Challenges in Meeting Ethanol Fuel Blending Target by 2025-26

India’s vision of blending 20% ethanol into its fuel mix by 2025–26 hangs in the balance. El Nino’s climate variations have decreased the yield of rice and sugarcane, crops used to make ethanol. In these circumstances, balancing energy security ambitions with food security becomes very tricky.
January 28, 2024
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Several key Indian agricultural commodities are now marked by high inflation, shrinking surpluses, and trade restrictions. Since January 2022, barring a few months, India’s food inflation at the retail level has stayed above the Reserve Bank of India’s (RBI) comfort threshold of 4%.

In October 2023, the production estimates of several crops, including pigeon pea, chickpea, wheat, sugarcane, and cotton, were revised downwards compared to previous years, mostly on account of erratic rains, higher than normal temperatures, and pest attacks. As a result, India has had to restrict export of wheat, wheat flour, rice (raw rice, parboiled rice) and sugar, and impose a minimum export price (MEP) on its basmati rice exports. In 2021-22, India became the world’s second largest exporter of sugar, but since then exports have been restricted following lower yields and rising domestic demand. The country’s dependence on imported edible oils and pulses reached its highest ever levels in 2023.

And then there is the other side.

India’s dependence on crude oil imports has been deepening over the years (it was 87% in 2022–23) and global crude oil prices subject the country to volatile price shocks. An increased use of ethanol is likely to reduce India’s crude oil dependence and save more than US$4 billion annually. Reducing both emissions and the reliance on fossil fuels are two of the key drivers behind India’s fuel ethanol policy. The key feedstocks for producing ethanol in the country are sugarcane, rice, and maize.

So, the key question is if the country should prioritise achieving energy security or food security. It is moot whether India should divert crops such as rice, maize, and sugarcane for fuel production or use them to first meet food and feed demands. The position may not be as binary in the case of sugarcane, where sugar is generated as a by-product, but diverting maize and rice for ethanol production directly competes with their food and feed requirements.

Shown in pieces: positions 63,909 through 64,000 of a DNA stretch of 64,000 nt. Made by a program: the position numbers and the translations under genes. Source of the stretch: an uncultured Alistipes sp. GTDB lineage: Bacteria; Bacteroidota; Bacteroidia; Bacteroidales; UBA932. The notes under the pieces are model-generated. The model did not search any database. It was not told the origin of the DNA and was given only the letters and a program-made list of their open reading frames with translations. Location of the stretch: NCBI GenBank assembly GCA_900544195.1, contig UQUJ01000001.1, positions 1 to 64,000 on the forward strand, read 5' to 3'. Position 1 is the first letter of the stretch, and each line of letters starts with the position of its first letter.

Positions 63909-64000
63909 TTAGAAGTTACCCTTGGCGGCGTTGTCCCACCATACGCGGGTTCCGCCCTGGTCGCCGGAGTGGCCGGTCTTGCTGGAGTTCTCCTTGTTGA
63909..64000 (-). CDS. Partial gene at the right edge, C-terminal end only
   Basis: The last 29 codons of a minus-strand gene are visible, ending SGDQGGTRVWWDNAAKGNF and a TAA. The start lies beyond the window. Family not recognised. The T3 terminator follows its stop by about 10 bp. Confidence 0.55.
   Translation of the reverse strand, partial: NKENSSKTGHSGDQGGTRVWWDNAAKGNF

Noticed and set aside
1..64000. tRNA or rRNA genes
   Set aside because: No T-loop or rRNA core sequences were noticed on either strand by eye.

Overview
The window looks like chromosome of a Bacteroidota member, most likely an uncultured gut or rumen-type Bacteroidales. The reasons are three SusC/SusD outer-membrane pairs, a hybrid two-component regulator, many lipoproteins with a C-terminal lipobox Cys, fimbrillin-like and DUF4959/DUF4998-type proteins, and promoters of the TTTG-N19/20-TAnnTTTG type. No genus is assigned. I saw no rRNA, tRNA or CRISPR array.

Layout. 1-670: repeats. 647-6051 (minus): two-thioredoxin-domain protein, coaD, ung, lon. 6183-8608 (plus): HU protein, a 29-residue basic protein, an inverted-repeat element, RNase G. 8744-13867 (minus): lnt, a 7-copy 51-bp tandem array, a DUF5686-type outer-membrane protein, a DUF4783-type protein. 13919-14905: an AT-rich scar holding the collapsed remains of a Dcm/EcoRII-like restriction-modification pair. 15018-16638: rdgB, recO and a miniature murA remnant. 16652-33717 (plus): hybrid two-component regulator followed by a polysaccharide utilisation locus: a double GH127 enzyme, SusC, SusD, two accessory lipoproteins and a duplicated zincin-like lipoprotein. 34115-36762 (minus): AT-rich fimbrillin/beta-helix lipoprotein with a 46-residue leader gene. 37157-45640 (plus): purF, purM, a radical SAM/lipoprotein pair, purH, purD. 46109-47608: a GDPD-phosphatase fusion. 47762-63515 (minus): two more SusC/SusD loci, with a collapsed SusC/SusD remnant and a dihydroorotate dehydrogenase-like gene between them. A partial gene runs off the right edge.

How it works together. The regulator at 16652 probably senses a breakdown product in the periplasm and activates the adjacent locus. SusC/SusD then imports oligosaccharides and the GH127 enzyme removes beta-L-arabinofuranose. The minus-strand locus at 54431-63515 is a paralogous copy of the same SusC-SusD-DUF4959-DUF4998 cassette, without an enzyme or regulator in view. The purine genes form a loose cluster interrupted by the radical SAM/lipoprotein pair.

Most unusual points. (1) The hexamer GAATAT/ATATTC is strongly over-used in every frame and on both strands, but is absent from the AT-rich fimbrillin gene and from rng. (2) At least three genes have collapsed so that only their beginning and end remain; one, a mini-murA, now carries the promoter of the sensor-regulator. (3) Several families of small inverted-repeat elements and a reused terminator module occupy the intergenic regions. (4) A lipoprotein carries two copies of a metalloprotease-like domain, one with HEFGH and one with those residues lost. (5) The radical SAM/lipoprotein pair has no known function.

The 2018 policy had set a deadline of achieving 20% blending of petrol with ethanol by 2030. However, in 2022, encouraged by the rapid progress of its ethanol programme, the government advanced the target to 2025-26.

This essay presents key findings from the authors’ recently released report, “Ethanol Blending of Petrol in India: An Assessment of Raw Material Availability” (Arcus Policy Research, 2023). The report assesses whether India can produce enough ethanol to meet its target of 20% blending of petrol with ethanol (E20) by 2025–26.

The E20 target

India’s strategy on fuel blending with ethanol is detailed in two documents – the National Policy on Biofuels (NPB) announced by the Ministry of Petroleum and Natural Gas in June 2018 (along with its amendment of June 2022) and the “Roadmap for Ethanol Blending in India 2020–25” released by the NITI Aayog and the petroleum ministry. The 2018 policy had set a deadline of achieving E20 by 2030. However, in 2022, encouraged by the rapid progress of its ethanol (for fuel blending) programme, the government advanced the target to 2025–26.

The NITI Aayog roadmap estimates that India will need about 13.5 billion litres of ethanol annually by 2025–26. Of this, about 10.16 billion litres will go towards meeting the fuel-blending mandate of E20 and the remaining will meet “other uses” in industries such as alcohol and pharmaceuticals. This ethanol is to be produced from two types of feedstock – sugarcane and food grains (mainly rice and maize).

Of the E20 requirement of 10.16 billion litres, 54% is to come from sugarcane-based derivatives and the remaining from grains. Within grains, the NITI Aayog roadmap does not detail the specific quantity of rice or maize. For non-fuel blending or 'other uses', the contribution of ethanol from sugarcane and grains is expected to be 1.34 billion litres (40%) and 2 billion litres (60%) respectively. Overall, the ethanol requirement will come equally from sugarcane and grain-based feedstocks.